I can't wait for the next one.
Sito has written an important story with panache, wit, and a unique insider's perspective, and has created a book that everyone interested in classic Hollywood and the Golden Age of animation must have.
Diane C. Donovan
Ah, but Tom Sito's book is a fantastically interesting read for anyone--
full of anecdotal stories that are at once informative and entertaining. Where else can you read about the day Walt Disney almost got into a fistfight with actor John Garfield?
Sito is a storyteller, and much of the book is don't in a storytelling style-- for example, in speaking of animation mogul Dave Fleischer, Sito says "At the Fleisher studio, when Dave Fleisher put his red light on outside his office,it meant he did not want to be disturbed. That meant either he was working, or, more likely, he was having sex with his secretary or listening to the racetrack calls on his big radio."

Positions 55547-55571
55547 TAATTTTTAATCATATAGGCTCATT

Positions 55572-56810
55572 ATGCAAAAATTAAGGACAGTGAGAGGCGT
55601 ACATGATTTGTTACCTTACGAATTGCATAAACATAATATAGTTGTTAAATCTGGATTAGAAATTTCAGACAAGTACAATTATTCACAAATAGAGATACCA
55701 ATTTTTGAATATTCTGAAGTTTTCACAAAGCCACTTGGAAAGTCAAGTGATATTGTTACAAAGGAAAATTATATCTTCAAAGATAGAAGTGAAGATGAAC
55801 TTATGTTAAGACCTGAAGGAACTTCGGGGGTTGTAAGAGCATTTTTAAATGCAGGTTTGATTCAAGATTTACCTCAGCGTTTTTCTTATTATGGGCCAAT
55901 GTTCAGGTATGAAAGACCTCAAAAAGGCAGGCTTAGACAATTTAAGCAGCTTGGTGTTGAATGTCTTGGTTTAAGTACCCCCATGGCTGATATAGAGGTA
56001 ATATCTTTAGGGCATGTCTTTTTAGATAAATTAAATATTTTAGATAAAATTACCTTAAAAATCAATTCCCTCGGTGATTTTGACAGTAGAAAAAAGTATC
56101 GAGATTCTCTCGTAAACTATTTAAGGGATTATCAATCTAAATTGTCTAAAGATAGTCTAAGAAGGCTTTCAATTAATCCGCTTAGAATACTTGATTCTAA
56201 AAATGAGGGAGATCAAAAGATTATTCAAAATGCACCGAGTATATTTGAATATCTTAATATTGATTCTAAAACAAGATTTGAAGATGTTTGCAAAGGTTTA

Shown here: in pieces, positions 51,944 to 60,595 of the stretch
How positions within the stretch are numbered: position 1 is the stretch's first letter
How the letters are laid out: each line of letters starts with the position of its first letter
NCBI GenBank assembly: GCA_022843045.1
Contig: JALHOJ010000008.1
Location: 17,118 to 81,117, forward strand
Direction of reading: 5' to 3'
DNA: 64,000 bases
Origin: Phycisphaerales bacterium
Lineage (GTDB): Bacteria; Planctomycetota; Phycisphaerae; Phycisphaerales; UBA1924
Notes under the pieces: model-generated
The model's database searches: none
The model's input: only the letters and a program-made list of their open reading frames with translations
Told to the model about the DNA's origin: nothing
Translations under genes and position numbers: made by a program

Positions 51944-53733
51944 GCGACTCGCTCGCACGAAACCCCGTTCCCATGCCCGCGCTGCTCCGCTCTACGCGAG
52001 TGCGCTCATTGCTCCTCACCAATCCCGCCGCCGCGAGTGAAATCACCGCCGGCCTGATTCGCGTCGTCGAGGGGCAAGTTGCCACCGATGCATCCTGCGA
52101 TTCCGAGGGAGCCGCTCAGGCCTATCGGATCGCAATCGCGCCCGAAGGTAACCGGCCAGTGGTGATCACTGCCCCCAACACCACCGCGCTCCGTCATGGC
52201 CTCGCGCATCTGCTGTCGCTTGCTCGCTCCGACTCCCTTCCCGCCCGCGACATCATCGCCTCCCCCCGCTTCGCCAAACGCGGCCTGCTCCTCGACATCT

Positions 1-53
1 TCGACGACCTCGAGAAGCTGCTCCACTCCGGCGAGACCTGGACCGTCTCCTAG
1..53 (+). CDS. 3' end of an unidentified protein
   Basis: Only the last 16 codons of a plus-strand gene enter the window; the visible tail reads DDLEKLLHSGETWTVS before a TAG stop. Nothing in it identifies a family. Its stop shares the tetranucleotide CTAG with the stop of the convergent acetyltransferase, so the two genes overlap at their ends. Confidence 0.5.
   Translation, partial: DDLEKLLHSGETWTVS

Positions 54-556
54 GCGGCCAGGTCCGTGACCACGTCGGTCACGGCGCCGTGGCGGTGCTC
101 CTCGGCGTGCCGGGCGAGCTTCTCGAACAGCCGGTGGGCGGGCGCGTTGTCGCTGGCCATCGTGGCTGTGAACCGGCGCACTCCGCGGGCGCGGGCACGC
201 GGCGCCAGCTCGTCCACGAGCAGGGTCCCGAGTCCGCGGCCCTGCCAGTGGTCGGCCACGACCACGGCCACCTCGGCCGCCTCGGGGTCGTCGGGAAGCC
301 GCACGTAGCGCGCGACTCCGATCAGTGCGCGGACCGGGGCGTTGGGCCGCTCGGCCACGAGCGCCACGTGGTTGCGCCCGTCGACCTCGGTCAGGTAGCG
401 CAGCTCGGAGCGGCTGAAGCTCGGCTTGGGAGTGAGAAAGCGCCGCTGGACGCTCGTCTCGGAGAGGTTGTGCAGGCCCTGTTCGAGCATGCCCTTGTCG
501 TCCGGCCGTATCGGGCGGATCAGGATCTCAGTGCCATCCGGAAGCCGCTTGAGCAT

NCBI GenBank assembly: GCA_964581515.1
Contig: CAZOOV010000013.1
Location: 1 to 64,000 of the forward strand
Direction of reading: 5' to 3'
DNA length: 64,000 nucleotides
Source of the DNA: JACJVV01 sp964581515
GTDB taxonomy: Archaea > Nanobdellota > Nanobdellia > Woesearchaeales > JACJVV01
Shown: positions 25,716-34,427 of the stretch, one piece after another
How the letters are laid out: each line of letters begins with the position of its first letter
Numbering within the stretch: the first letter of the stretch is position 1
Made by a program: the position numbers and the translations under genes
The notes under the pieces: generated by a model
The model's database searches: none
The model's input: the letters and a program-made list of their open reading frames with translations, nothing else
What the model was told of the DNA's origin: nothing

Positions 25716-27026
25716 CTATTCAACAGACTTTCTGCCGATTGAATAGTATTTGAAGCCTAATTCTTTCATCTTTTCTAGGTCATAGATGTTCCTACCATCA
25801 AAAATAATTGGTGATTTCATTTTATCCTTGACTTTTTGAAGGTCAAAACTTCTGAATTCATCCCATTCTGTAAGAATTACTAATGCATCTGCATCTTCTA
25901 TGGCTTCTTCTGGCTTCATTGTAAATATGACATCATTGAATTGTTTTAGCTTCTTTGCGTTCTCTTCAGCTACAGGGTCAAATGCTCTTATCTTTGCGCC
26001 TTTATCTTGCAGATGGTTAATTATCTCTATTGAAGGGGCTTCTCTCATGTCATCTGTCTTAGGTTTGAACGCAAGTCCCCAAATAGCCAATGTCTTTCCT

There's a serious side as well. Sito details the terrible working conditions in the early days-- strict dress codes, cramped working conditions, low pay. Yet there's also balance in the book. Sito is not trying to tear down anyone's reputation. People like Walt Disney were human, nothing more, nothing less-- and they are also products of their time. Disney was sometimes generous and caring to employees, but he also was a perfectionist who demanded-- and usually got-- 1000 per cent from his workers. A driven individual, he was also a hard-headed businessman who feared unionism would disrupt profits. Sito's book makes it clear that Disney was not the affable Uncle Walt of legend, nor was he a cold-blooded studio tyrant. He was simply a gifted producer with human faults, just like the rest of us.
What makes the book so good? First, Sito is a writer with a passion for history, and as an animator he has an insider's feel for the subject. Sito himself has an impressive resume, including work on picures like Disney's Beauty and the Beast--he was heavily involved in the "Gaston tavern" sequence, for example.
Though union membership is in decline, in the 30s unions did make the workers' lives better. Sito certainly shows this as he details the struggles of the animation unions. The book is great on so many levels-- history, perod detail, entertaining stories. HIGHLY recommended.